IAN TICE/THE HOYA
IAN TICE/THE HOYA

Students with cars and those driving university vehicles for student groups may find themselves unexpectedly fined due to the Metropolitan Police Department’s recent activation of new traffic cameras throughout the District.

According to MPD Director of Communications Gwendolyn Crump, the cameras were placed strategically based on data generated by the MPD.

“The deployment locations for the automated traffic enforcement units were selected based on a variety of criteria, including sites with crashes and injuries, calls for service, high speed volume, near schools or in zones prohibited for use by certain commercial vehicles,” Crump wrote in an email.

The cameras, intended to combat aggressive driving, will monitor speed limit, red lights and stop signs and issue tickets through the mail. There are currently over 130 traffic cameras positioned across the District.

While there are no new cameras in the blocks surrounding Georgetown’s campus, DPS Chief of Police Jay Gruber expressed that the cameras would nevertheless have positive effects on the Georgetown neighborhood, including increasing driver and pedestrian safety.

“Although none of the cameras directly impact the campus, the new cameras will most likely reduce traffic crash injuries, pedestrian injuries and deaths, as well as facilitate a smoother commute for our community,” Gruber wrote in an email.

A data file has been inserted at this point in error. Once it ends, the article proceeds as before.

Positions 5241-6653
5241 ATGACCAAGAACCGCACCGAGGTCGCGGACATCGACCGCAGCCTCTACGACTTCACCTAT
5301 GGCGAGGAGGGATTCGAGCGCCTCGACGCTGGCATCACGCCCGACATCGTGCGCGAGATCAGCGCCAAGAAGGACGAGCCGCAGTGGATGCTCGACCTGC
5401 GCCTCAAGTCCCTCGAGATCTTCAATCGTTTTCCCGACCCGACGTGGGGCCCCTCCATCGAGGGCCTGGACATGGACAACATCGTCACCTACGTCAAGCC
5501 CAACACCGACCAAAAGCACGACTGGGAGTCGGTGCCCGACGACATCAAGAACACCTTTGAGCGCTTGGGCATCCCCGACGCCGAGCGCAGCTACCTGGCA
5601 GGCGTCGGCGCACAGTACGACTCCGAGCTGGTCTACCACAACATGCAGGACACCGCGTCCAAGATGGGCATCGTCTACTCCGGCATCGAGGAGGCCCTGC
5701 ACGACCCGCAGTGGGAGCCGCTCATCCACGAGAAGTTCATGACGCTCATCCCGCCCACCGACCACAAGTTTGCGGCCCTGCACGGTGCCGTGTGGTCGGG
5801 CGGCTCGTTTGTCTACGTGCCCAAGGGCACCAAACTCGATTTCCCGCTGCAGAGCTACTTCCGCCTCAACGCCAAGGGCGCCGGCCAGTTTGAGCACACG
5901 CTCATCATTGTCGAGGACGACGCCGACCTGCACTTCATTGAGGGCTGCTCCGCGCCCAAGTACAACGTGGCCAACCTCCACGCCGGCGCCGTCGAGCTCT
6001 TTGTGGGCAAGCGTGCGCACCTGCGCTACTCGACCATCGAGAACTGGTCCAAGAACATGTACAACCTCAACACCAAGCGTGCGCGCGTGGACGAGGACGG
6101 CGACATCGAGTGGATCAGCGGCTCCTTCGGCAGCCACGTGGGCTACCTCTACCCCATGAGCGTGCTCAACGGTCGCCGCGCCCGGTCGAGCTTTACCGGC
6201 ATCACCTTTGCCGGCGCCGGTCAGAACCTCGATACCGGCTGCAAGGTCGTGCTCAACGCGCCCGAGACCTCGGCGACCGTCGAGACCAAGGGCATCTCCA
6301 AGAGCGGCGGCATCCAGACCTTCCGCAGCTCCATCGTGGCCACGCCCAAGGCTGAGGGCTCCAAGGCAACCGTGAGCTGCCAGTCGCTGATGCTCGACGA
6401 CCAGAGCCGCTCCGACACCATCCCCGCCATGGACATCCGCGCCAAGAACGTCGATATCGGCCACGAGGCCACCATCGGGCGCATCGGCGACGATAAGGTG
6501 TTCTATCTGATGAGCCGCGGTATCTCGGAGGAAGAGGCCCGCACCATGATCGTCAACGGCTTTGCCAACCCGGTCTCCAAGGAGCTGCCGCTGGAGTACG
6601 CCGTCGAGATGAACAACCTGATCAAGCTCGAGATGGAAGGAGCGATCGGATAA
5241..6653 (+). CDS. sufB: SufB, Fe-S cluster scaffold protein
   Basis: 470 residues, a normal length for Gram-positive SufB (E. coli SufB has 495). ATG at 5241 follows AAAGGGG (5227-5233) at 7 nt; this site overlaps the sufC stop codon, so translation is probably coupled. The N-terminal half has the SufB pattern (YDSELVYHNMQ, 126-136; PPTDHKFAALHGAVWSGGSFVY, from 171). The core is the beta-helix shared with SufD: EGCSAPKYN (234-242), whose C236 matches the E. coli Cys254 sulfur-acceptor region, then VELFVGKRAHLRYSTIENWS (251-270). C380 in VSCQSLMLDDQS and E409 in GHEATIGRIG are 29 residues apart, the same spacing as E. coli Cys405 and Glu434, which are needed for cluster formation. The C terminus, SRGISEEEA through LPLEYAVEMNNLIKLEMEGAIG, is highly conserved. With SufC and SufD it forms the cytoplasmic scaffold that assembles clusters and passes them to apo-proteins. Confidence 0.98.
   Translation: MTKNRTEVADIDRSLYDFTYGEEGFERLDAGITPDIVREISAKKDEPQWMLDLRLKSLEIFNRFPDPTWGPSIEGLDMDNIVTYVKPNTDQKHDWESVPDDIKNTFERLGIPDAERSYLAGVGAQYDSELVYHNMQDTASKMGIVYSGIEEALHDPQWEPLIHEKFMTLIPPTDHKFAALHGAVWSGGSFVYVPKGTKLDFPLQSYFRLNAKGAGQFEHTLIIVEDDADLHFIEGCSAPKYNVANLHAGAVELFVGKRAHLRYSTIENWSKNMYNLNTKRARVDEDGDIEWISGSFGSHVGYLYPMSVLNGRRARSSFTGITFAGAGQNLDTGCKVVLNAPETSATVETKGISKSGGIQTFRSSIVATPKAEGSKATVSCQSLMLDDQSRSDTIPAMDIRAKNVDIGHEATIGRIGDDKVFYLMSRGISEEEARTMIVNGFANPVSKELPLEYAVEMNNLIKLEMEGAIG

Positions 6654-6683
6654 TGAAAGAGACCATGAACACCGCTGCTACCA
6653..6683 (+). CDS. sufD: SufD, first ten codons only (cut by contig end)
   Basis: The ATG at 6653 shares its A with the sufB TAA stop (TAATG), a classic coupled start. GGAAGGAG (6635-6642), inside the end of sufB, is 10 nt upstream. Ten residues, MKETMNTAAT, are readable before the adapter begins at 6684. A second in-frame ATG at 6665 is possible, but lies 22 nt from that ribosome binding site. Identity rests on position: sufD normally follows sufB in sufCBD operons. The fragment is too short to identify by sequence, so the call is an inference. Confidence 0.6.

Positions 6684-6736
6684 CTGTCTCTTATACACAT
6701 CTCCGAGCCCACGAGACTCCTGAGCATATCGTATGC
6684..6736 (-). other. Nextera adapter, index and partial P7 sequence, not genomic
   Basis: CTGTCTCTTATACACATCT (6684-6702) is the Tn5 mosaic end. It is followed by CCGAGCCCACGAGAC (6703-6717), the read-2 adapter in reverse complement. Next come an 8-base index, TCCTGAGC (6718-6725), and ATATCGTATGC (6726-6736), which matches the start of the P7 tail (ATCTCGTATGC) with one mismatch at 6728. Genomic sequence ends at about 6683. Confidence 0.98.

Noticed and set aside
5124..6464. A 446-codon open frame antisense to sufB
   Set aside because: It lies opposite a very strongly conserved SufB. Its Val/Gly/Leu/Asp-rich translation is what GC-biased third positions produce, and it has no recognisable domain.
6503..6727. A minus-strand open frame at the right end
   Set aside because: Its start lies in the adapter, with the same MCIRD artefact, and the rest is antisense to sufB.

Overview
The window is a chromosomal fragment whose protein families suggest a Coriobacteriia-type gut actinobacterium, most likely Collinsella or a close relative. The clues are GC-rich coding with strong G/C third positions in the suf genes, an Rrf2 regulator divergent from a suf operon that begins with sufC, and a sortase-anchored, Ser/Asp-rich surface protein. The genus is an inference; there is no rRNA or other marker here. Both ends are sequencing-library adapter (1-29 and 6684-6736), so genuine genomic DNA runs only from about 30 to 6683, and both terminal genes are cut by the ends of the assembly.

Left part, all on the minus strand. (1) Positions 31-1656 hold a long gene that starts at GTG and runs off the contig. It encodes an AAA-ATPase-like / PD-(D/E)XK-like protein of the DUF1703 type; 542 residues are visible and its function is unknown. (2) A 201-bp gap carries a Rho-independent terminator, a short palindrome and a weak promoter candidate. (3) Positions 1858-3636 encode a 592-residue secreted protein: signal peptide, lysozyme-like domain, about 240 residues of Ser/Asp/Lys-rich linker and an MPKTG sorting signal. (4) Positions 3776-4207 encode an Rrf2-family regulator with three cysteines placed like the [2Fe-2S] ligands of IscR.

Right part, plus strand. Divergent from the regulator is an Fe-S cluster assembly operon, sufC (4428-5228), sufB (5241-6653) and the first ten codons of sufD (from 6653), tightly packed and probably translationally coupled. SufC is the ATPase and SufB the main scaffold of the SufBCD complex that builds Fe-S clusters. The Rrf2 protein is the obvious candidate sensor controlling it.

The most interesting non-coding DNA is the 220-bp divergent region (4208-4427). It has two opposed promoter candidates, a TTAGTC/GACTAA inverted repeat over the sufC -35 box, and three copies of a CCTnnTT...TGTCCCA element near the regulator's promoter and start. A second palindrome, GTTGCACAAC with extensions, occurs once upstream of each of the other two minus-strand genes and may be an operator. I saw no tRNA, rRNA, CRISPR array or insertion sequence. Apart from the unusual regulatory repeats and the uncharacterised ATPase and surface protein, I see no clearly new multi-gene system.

While several Georgetown groups regularly use university vehicles around the District, student drivers are responsible for paying any fines incurred while operating vehicles for their respective groups.

Jessie Silvis (COL ’16), a driver for D.C. Reads, said that she was not aware of the cameras but will now be more careful while driving.

“I’ll definitely have to take that into consideration because if we get a ticket with the [Center for Social Justice] vans that would reflect really negatively on the university and probably would cost us something,” Silvis said.

Although Silvis said she recognizes the possible repercussions of traffic camera tickets, she noted that the drivers in the program already drive safely.

“I’m not too concerned, because we usually are on smaller roads or on highways where the speed limits are high, so we usually have to follow the speed limit anyway,” she said. “We try to drive pretty safely, considering we have a van full of tutors or kids going back and forth from the schools, so hopefully most people aren’t breaking the speed limit.”

Financial and Administrative Officer for the CSJ Lauren McCoy said that the organization did not have an official statement on how the new cameras might affect groups.

While Georgetown Outdoor Education also uses vans for transport throughout the District, program director Kristoffer Nessler expressed confidence in student guides’ ability to follow traffic laws.

“It really won’t affect us because we don’t speed,” Nessler said.

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